Studies show large websites are failing to deliver on the most basic expectations for usability and accessibility.

Why is this? How does it impact marketers? And what can they do about it?

Think about the online customer journey through many large informational sites as a kind of train voyage. Digital marketers are editing the wine list in the dining car, when their attention should probably be on staying on the rails.

Four out of ten passengers don’t even find the station because of bad signage (poor SEO practice). Two buy tickets to the wrong destination (unclear categories). One gets motion sickness (random use of colors and fonts). Another changes trains accidentally (inconsistent link text). Two simply fall off the train (broken links).

How many customer journeys fulfill any reasonable expectation of predictability? One in four marketers told Forrester that improved customer experiences would be the primary business driver for their web content management investments in 2011.

They’d be wise to start by looking at how their site performs on basic usability issues. The worst-case examples above have some statistical accuracy.

An examination of 900 top websites from the KWD web ranking list showed:

• Almost 18% of the companies had five or more average errors of accessibility, usability or compliance per page.

• The 100 largest companies averaged more than six errors per page.

• Of 88,000 web pages scanned, one-third lacked any basic meta descriptions.

• Ironically, Google ranked 310th in terms of SEO, accessibility and usability.

• Only three of the 920 websites averaged less than one error per page.

Why this dysfunction? A recent paper from Accenture describes the web as a place untouched yet by traditional business disciplines (Total Quality Management, design for maintainability, etc.).

At the same time, broadband and mobile connectivity have led to an explosion in the volume of content needing management.

As with many things, the problems seem to boil down to people and culture. As the needs of large sites,  and large, multi-site web estates, grow and the teams that manage them grow proportionally, the structures and tools to ensure the site experience stays on the rails haven’t kept up.

The remedies for large website dysfunction seem to fall into two groups, symptomatic and systematic. Symptomatic remedies fix specific issues, such as broken links. Systematic remedies address the disease behind these issues.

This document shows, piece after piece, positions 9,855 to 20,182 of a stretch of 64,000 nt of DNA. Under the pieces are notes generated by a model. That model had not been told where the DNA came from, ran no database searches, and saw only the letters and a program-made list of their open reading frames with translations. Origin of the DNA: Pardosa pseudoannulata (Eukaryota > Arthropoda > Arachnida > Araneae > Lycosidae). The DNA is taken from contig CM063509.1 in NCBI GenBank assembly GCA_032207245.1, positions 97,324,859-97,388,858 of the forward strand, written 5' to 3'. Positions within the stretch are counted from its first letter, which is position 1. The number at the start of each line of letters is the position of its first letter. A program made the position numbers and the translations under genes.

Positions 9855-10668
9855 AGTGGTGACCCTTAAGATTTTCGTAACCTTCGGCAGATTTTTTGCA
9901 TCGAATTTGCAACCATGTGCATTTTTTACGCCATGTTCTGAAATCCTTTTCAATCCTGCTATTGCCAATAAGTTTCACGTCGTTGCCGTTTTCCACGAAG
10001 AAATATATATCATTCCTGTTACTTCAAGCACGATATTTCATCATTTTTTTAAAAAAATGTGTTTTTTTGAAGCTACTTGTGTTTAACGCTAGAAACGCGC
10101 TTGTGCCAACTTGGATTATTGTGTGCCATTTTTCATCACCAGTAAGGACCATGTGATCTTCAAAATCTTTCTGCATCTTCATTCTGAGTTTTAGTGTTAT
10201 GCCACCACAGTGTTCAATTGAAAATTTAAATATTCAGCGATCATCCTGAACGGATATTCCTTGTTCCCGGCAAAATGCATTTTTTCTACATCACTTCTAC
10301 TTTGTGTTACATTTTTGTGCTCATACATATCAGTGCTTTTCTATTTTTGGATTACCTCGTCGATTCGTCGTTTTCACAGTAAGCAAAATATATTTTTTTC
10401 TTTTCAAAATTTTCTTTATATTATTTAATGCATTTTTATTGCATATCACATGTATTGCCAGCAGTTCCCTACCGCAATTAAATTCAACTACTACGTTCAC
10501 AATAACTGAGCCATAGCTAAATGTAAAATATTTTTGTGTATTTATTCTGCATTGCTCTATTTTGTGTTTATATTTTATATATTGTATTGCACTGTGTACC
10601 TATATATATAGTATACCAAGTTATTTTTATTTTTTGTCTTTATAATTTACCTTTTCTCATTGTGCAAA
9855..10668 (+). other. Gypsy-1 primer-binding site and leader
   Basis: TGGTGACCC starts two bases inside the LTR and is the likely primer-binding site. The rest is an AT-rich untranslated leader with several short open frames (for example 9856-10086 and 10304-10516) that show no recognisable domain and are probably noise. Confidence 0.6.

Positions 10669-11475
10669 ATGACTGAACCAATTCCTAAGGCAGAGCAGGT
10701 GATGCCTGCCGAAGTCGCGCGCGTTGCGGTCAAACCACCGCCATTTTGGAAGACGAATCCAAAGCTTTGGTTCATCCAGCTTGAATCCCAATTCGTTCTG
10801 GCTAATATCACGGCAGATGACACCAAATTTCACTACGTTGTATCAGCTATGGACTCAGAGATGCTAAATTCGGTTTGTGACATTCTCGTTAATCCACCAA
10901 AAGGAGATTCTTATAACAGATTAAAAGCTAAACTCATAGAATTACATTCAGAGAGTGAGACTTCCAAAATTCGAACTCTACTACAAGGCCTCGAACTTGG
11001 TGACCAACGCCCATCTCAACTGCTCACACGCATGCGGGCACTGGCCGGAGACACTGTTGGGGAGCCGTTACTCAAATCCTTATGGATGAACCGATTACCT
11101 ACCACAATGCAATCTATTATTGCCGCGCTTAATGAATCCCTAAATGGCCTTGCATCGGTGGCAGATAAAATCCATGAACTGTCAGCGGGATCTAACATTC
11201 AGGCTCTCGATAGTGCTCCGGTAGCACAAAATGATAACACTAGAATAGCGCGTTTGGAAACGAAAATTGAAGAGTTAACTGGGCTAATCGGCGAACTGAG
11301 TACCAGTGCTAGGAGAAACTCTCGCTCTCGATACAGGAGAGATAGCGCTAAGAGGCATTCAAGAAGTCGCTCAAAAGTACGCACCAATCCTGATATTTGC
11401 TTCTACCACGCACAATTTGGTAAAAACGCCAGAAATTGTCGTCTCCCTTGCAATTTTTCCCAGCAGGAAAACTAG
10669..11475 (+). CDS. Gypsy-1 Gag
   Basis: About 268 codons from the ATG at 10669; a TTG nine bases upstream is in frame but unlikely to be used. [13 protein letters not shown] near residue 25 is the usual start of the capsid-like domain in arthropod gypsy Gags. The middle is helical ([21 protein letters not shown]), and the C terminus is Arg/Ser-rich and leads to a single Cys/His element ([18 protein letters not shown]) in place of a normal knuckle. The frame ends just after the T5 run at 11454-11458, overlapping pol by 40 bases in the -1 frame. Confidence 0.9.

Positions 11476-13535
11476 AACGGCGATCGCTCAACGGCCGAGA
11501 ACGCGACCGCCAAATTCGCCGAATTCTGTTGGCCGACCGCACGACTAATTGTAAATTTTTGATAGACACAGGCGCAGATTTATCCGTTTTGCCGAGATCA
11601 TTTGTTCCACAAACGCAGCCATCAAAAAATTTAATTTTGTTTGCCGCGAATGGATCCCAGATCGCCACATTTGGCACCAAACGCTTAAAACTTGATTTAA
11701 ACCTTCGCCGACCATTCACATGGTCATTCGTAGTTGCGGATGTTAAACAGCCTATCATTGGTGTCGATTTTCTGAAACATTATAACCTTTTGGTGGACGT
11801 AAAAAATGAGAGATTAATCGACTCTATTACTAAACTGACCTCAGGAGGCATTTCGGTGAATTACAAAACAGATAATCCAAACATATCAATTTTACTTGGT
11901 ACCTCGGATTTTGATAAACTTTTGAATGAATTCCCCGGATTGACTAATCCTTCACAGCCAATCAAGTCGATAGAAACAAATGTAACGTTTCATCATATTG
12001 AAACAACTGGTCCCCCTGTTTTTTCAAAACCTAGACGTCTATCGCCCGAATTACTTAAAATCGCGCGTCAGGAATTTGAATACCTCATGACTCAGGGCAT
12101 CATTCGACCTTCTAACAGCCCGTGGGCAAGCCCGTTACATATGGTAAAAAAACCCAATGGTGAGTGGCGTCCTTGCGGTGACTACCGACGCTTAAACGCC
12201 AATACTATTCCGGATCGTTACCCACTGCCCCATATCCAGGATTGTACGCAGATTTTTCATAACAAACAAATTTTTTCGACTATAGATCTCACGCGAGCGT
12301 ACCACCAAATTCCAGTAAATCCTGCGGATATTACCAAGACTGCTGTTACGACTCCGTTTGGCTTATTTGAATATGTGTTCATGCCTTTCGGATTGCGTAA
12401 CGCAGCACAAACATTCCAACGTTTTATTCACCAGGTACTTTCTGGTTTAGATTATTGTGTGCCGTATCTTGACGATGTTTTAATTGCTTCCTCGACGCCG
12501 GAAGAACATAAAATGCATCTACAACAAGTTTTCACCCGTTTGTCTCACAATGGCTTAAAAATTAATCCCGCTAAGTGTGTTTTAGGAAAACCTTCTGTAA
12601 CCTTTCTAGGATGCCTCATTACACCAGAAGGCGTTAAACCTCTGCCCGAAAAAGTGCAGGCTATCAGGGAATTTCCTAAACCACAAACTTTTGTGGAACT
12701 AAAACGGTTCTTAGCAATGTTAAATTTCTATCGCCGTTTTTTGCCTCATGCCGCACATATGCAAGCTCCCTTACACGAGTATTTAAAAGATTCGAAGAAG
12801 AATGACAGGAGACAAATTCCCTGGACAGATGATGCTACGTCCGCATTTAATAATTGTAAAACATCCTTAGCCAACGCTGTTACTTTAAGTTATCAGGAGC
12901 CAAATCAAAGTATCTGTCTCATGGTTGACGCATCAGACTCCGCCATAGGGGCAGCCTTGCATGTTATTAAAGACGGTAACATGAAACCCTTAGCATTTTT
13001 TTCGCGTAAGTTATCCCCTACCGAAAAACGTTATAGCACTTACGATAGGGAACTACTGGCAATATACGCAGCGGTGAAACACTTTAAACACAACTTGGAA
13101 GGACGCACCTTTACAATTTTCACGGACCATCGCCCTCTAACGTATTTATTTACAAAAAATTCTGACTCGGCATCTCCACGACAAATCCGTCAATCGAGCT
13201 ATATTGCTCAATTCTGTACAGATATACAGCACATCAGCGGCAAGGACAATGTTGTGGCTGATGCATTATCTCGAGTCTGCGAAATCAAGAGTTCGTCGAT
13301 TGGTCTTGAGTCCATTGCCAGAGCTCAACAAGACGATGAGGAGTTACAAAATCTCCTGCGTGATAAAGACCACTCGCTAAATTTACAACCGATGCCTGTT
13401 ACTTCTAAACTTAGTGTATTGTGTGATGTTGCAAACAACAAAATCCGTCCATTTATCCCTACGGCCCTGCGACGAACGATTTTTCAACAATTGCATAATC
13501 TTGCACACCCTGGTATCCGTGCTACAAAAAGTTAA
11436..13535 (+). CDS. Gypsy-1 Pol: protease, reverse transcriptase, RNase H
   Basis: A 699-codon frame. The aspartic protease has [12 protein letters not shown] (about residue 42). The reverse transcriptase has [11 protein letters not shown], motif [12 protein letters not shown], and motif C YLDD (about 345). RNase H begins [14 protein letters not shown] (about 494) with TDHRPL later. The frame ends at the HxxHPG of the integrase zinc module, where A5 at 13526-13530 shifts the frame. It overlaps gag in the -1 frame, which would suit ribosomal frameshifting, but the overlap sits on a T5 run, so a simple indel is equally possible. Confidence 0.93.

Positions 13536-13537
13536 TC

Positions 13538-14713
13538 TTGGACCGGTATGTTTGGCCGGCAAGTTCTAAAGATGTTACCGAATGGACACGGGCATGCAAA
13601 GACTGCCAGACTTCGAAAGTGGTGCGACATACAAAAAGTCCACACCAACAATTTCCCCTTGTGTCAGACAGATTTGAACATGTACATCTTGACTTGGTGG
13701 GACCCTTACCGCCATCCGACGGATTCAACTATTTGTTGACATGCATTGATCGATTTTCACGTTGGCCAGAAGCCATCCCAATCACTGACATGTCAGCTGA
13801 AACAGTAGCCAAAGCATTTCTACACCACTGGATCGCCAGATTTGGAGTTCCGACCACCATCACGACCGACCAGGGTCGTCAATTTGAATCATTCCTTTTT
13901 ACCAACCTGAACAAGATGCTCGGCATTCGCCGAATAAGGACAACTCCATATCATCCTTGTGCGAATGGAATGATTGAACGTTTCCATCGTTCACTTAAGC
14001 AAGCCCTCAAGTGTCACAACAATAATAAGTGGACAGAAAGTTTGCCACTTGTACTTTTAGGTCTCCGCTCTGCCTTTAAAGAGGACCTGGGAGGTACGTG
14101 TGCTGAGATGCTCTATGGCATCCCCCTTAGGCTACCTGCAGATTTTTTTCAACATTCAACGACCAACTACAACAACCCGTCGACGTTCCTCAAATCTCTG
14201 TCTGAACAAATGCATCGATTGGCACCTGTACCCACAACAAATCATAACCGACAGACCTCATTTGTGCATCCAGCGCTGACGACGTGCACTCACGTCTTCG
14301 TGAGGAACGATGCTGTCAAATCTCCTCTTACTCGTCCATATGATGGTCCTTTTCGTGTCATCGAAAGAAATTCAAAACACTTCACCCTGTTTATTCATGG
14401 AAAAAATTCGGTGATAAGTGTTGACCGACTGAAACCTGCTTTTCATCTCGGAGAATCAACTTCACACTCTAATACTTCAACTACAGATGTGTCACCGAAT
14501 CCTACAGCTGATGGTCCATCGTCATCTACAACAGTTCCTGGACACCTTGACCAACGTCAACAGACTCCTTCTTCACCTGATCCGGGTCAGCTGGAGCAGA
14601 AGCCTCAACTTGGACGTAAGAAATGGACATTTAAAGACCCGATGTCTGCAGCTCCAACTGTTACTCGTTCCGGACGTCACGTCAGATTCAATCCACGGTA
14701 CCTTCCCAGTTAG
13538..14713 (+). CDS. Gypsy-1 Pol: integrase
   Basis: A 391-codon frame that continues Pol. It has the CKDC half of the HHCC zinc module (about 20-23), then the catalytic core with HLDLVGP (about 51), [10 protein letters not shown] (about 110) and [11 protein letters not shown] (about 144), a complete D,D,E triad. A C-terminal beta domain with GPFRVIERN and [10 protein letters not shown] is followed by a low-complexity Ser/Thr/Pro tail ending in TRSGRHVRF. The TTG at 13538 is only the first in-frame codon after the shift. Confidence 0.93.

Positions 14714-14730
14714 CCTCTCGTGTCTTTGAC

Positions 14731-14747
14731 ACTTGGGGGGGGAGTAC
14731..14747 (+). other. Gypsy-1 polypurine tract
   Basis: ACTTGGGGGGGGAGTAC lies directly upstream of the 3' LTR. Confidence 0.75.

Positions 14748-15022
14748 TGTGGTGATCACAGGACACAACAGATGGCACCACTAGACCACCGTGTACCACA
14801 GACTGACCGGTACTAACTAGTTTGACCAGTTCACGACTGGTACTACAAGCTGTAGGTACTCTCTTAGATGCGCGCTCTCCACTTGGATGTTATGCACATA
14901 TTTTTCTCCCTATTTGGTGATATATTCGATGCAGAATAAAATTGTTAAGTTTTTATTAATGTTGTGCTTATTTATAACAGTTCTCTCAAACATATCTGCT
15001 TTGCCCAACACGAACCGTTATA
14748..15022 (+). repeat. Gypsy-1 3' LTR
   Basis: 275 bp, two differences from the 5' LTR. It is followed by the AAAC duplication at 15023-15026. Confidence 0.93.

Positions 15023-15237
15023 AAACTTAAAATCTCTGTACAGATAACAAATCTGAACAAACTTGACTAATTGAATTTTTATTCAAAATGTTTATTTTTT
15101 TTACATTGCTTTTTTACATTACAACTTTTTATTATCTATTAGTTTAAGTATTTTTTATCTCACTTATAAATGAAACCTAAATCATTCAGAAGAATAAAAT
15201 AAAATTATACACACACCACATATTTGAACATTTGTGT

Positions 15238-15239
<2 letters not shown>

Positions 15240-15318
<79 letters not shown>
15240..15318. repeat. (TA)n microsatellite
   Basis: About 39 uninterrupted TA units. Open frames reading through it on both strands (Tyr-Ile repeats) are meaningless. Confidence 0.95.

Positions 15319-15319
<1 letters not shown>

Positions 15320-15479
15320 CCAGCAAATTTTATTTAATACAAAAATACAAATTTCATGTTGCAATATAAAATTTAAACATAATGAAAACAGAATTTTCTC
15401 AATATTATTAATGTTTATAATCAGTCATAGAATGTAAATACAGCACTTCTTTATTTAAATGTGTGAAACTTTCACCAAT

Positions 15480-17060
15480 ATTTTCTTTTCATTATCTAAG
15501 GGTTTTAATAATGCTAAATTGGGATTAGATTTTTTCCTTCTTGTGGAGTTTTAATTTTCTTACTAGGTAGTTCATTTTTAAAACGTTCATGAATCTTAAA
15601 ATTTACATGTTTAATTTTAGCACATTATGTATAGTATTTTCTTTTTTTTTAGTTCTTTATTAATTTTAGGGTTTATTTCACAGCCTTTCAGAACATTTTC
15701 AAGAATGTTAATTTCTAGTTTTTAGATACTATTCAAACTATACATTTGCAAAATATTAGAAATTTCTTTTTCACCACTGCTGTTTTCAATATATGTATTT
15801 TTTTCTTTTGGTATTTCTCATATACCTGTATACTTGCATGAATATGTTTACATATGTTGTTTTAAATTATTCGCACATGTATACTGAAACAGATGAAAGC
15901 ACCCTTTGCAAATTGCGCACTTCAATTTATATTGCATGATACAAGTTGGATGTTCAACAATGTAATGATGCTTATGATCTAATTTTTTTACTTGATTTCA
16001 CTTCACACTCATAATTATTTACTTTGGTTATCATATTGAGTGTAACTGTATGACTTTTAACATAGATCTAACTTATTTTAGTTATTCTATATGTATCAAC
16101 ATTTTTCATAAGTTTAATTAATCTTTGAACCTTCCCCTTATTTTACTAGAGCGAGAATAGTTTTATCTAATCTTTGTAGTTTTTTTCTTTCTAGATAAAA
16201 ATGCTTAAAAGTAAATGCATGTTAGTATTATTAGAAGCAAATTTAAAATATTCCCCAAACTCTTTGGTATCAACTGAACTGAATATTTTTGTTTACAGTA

Here are five ways, some systematic and some symptomatic, that marketers can assess and fix these basic website quality issues:

Web governance

As Econsultancy guest blogger Graham Oakes recently described in his post “Why should I care about governance” and others have eloquently defined, web governance is the way organisations make decisions and create accountability for websites.

It has a bottom-line impact on sites’ usability. The gold standard in governance today: A recent document from BSI called PAS 124 (there’s also a free guide to PAS 124 and web governance from Magus).

Global content studies

The Gilbane Group has published a series of white papers, case studies and best practice reports that describe how organisations can get the most out of their content management systems.  

Communities like Econsultancy

J. Boye has also established a number of communities for web operations professionals that provide an excellent venue to share knowledge and experience. They are invitation-only and selective, but worth it.


This SEO marketing stalwart provides a handful of beautiful tools for managing the symptomatic faults of website usability. Note that it has recently updated their on-page keyword optimisation tool and crawl test.

Web Quality Platforms

A hybrid between systematic and symptomatic approaches, ActiveStandards is a popular piece of cloudware that helps dozens of large organisations track the compliance and performance of their site content.

The dashboard and reports cross the divide from symptoms to systems. (Yeah, this is a shameless plug for a client, but they’re honestly alone in the market, and there’s real merit to the tool. Promise.)

For the first two decades of the web, it seems like sites have simply trundled along the rails of quality, usability and operability, with ad hoc fixes and teams to guide them.

With the explosion of devices and content, bigger sites and multinational web estates are struggling to keep up. Expect to see the web governance and compliance space to blossom in the coming years.

We’d love to hear marketers’ experience with website compliance and operations issues in the comments.